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Lingwei W. Tao, Robyn Langham, Liubov D. Robman, Danny Liew, Olga Ischenko, Jonathan K. Goh, Tania Cipriani, Andrea J. Richardson, Paul N. Baird, Robyn H. Guymer; Identification of Urinary Biomarkers for Age-related Macular Degeneration. Invest. Ophthalmol. Vis. Sci. 2011;52(14):4006. doi: https://doi.org/.
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Age-related macular degeneration (AMD) is a leading cause of severe vision loss in developed nations. Despite recent improvements in the management of the neovascular complications of AMD, there is a need for an effective biomarker that improves early disease detection, identifies progression risk and enables monitoring intervention efficacy. As AMD is a complex genetic disease where chronic low-grade inflammation contributes to its aetiology, this study sought to determine the role of urinary profiles of pro-inflammatory cytokines, Transforming Growth Factor-β1 (TGF-β1), Macrophage Chemoattractant Protein-1 (MCP-1) and C3a-desArg, as potential biomarkers for detection and monitoring of AMD.
157 participants aged 73±9 years, were recruited in a cross-sectional study of association of urinary biomarkers with AMD. Bilateral macular photographs were taken and evaluated for AMD (54 controls, 51 early AMD, 19 geographic atrophy (GA) and 33 choroidal neovascularization (CNV) cases). Serum and urine cytokine levels of TGF-β1, MCP-1 and C3a-desArg were measured using Enzyme-linked immunoassay. Participants were also screened for the rs1061170 (Y402H) single nucleotide polymorphism of the complement factor H gene.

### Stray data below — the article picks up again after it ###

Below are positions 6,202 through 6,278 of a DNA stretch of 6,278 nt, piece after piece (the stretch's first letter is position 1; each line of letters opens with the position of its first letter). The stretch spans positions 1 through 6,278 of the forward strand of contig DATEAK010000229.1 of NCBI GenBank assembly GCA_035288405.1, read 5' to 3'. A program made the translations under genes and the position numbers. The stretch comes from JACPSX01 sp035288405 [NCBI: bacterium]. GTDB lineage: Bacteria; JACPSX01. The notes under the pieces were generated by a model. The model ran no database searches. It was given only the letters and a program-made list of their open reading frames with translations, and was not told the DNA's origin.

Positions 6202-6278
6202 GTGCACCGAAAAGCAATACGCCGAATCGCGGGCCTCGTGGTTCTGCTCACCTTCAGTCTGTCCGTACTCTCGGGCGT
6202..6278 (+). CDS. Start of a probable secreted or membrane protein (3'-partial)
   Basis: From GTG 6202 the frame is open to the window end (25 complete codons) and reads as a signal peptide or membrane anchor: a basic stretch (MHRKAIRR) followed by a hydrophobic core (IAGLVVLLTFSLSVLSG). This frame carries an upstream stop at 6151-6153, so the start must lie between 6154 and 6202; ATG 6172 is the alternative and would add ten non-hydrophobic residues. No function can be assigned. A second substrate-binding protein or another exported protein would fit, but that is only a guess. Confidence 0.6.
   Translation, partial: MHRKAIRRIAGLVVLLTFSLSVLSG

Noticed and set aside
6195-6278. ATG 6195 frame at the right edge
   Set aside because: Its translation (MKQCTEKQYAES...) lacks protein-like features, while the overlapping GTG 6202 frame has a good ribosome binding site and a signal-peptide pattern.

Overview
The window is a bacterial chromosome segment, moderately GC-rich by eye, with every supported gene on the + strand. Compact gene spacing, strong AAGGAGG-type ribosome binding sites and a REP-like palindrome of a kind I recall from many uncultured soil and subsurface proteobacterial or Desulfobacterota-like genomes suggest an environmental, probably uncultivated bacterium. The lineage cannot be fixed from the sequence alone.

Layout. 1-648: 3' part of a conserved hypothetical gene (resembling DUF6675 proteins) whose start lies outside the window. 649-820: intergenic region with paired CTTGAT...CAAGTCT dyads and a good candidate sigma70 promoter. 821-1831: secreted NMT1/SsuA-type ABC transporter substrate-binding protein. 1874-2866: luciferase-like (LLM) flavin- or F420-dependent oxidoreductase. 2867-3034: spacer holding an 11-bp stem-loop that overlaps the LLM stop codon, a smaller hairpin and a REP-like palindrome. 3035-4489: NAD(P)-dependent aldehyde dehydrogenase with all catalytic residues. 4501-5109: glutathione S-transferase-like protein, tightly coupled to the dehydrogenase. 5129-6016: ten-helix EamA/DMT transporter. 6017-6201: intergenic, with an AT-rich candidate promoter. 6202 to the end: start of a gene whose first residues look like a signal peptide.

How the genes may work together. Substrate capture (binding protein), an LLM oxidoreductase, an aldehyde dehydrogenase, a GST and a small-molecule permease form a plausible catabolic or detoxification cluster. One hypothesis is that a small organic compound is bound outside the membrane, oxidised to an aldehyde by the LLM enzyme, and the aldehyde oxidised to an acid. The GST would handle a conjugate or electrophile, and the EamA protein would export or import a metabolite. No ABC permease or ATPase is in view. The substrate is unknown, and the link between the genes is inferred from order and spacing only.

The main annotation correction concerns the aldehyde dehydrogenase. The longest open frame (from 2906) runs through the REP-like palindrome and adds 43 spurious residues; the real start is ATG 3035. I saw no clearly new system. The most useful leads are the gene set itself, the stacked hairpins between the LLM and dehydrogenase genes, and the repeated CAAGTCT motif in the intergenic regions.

Logistic regression analyses, adjusted for age, demonstrated significant association of elevated urinary TGF-β1 levels [OR=1.25 (1.03, 1.52), p<0.022] and MCP-1 levels [OR=1.07 (1.02, 1.12), p<0.006] with early AMD and also elevated MCP-1 levels with GA [OR=1.10 (1.03, 1.17), p<0.003]. There was no correlation between urinary and serum cytokine levels. Individuals with one or more copies of the C allele (Y402H) were 2.5 times more likely to have urinary MCP-1 above median levels (p<0.040).
This study demonstrates a novel finding of an association between elevated urinary cytokine levels and AMD. Further development of a urinary biomarker profile could provide a practical tool for detection of early AMD, monitoring its progression, and assessment of treatment efficacy.
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